Cate Blanchett & Liv Ullmann

Photograph by Brigitte Lacombe

Liv Ullmann directs Cate Blanchett in A Streetcar Named Desire, coming to Bam November 27. I think I must see this.

I love this photograph. Brigitte Lacombe takes the most beautiful portraits of women. Of course it helps that Ullmann and Blanchett have two of the most beautiful and compelling faces on earth. I also like the homage to Persona in the composition.


iPhone Diary

Guggenheim Museum in the afternoon light

Sophora japonica on my way to the subway station

Empire State Building

High School Band after the Yankees Parade

Eva Zeisel

Design great Eva Zeisel turned 103 last week. She's an amazing designer and teacher whose life is as extraordinary as her work. Born in Budapest, where she wanted to be a painter, but at the behest of her mother, she apprenticed herself to a traditional potter. Her work took her to Germany and other parts of Europe, then to Russia, where she was swept up in the idealist fervor gripping the country at the time. She became the Artistic Director for the Porcelain and Glass Industries for all of Russia. However, in 1936, she became a victim of one of Stalin's infamous purges. Accused of plotting against his life, she was imprisoned for 16 months, where she was subject to torture, brainwashing, and solitary confinement. One day, she was inexplicably released and put on a train to Austria. She then made her way to England, where she married Hans Zeisel, and in 1938, the couple moved to New York, where they settled permanently. She now lives in upstate New York, and is actively producing new work.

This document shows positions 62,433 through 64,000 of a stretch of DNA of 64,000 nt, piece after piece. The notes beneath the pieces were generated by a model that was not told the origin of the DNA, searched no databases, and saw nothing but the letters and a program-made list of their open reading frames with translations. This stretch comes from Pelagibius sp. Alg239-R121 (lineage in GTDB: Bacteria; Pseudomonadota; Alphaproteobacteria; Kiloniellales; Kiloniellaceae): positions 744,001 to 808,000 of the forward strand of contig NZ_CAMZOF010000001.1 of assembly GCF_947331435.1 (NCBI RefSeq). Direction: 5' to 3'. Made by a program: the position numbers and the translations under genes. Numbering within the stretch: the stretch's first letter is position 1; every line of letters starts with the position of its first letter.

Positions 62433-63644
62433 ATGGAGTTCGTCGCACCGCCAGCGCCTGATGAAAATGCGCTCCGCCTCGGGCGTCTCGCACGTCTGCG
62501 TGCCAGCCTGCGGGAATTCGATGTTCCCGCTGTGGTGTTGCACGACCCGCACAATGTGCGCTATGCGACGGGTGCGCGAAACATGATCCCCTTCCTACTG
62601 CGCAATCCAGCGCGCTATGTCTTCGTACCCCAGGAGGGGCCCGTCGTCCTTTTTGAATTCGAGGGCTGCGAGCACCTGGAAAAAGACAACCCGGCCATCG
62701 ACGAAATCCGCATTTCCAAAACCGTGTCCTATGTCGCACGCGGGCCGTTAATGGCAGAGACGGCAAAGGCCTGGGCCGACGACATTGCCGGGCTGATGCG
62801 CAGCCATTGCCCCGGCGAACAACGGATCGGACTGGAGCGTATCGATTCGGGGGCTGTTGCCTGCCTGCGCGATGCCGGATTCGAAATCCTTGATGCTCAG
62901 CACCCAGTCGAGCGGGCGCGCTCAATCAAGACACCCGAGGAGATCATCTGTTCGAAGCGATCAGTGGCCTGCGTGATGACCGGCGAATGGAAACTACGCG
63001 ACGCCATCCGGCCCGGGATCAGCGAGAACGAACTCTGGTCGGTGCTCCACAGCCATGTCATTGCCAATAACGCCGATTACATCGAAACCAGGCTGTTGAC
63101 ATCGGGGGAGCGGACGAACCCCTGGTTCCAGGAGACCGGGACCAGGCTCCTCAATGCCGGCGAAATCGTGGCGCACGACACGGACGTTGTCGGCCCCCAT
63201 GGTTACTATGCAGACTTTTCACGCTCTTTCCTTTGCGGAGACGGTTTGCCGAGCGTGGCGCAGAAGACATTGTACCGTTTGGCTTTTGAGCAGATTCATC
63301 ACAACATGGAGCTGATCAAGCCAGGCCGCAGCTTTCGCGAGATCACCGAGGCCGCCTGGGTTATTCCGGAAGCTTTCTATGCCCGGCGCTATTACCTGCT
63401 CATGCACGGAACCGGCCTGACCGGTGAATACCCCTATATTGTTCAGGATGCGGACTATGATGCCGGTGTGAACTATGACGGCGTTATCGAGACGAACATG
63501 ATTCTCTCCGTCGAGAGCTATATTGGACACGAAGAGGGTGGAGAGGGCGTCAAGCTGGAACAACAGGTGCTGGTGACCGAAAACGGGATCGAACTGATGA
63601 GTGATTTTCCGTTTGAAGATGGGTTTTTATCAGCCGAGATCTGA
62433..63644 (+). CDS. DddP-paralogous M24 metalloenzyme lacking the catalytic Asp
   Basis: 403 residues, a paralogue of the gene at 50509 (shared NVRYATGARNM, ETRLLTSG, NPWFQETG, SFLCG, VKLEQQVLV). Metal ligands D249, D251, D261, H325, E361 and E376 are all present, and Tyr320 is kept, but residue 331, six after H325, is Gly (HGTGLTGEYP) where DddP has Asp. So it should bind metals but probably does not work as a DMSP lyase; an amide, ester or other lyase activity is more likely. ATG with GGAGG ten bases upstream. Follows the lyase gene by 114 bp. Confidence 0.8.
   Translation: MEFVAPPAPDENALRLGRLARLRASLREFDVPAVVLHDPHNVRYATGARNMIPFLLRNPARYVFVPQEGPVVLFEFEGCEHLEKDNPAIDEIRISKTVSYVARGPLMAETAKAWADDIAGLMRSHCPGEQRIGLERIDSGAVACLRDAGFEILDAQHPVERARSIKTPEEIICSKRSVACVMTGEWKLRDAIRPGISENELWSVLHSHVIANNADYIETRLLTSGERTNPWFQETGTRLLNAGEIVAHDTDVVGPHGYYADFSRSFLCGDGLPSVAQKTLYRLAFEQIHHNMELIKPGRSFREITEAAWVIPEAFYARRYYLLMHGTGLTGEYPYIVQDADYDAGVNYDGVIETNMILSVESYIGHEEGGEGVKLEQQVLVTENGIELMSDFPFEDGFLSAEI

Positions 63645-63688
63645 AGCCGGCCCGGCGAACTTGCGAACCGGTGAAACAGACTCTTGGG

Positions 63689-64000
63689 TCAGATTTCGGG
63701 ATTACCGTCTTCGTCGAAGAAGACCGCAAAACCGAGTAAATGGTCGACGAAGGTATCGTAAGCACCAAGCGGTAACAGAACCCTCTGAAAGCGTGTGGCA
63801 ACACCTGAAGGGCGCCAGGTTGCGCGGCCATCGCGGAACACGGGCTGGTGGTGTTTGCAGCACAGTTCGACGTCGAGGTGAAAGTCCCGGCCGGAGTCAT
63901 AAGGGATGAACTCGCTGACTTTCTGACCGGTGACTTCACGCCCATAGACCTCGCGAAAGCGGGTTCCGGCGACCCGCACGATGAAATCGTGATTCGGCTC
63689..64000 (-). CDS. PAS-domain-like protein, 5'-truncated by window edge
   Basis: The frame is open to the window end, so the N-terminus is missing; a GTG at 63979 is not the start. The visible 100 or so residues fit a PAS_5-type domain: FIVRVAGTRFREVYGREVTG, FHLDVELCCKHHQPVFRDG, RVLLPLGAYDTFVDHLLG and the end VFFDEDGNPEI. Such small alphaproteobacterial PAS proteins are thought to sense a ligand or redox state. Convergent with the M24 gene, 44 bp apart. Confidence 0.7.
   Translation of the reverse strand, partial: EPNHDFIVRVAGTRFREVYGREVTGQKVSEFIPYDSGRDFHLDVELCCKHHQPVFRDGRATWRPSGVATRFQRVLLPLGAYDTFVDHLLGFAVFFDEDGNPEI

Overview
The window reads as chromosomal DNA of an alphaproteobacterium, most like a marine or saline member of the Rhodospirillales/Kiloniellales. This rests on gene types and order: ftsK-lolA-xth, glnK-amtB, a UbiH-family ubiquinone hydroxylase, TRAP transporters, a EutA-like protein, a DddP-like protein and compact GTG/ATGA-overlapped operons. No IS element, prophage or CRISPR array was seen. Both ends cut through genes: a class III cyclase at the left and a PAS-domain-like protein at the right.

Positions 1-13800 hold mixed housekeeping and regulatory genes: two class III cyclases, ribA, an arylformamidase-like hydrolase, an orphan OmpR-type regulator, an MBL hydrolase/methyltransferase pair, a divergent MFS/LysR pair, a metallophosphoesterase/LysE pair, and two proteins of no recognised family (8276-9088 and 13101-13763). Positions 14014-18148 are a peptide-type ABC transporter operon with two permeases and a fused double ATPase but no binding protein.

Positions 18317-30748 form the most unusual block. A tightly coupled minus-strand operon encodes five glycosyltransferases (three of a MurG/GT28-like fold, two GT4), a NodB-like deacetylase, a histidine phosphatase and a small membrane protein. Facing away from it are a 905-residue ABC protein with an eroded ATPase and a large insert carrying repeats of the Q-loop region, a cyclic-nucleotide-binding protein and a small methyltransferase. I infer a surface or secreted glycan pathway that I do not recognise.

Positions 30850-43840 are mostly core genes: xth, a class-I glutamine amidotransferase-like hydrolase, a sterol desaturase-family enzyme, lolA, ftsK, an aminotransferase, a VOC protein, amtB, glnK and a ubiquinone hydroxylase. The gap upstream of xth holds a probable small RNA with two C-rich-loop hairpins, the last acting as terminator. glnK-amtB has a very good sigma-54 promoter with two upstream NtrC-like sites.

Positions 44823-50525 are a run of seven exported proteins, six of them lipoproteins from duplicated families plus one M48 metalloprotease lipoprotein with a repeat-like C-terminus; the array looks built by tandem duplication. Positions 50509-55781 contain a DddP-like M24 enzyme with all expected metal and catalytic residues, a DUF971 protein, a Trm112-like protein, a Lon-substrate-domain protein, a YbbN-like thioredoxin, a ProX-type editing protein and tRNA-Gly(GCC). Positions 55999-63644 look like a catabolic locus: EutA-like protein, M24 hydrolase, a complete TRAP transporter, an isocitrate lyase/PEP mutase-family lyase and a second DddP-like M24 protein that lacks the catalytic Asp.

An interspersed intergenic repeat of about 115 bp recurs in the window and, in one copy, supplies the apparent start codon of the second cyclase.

In a TED lecture, Eva Zeisel said that she does not think of herself as a designer, but as "maker of things." I want to be a maker of things when I grow up.


Flower School

Nicolette and her friend Sarah taught a flower arranging class at Sarah's beautiful store in Red Hook, Saipua. It made me want to own a flower shop, a fantasy I've had since I was in college.


Light & Dark

This week began with two warm and brilliant days which lulled me into thinking that autumn was not about to leave any time soon. Then on Thursday I woke up to find the sky darkened, the wind howling and the last of the leaves from our purple sandcherry tree on the ground. Somehow winter had surreptitiously appeared overnight. On Friday I braced myself against the wind and walked around the Chelsea galleries with Lynn, something I hadn't done in a long time. I had spent so much time in recent months looking at nature, and it was a luxury to spend a day just looking at art.

Corrida In Rondo no. 2, Eric Fischl

Corrida In Rondo no. 8, Eric Fischl

At Mary Boone gallery, Eric Fischl showed his latest series of paintings, 8 large canvasses depicting the Corrida In Ronda. What caught my eyes in these paintings more than anything else–even the impressively large scale (they are all about 10 feet wide) and the super-saturated colors– is the sense of light. Perhaps because I am a photographer, which makes me hyper-sensitive to the depiction light, but it's something that I find uniform through all his work over the years. The light in Fischl's paintings is consistently hard, a glare that sears across the canvas to cast deep shadows in places and highlights that obliterate details elsewhere. One can only fully appreciate this sense of light when looking at his paintings in real life. The reproductions, in whatever medium, never do it justice.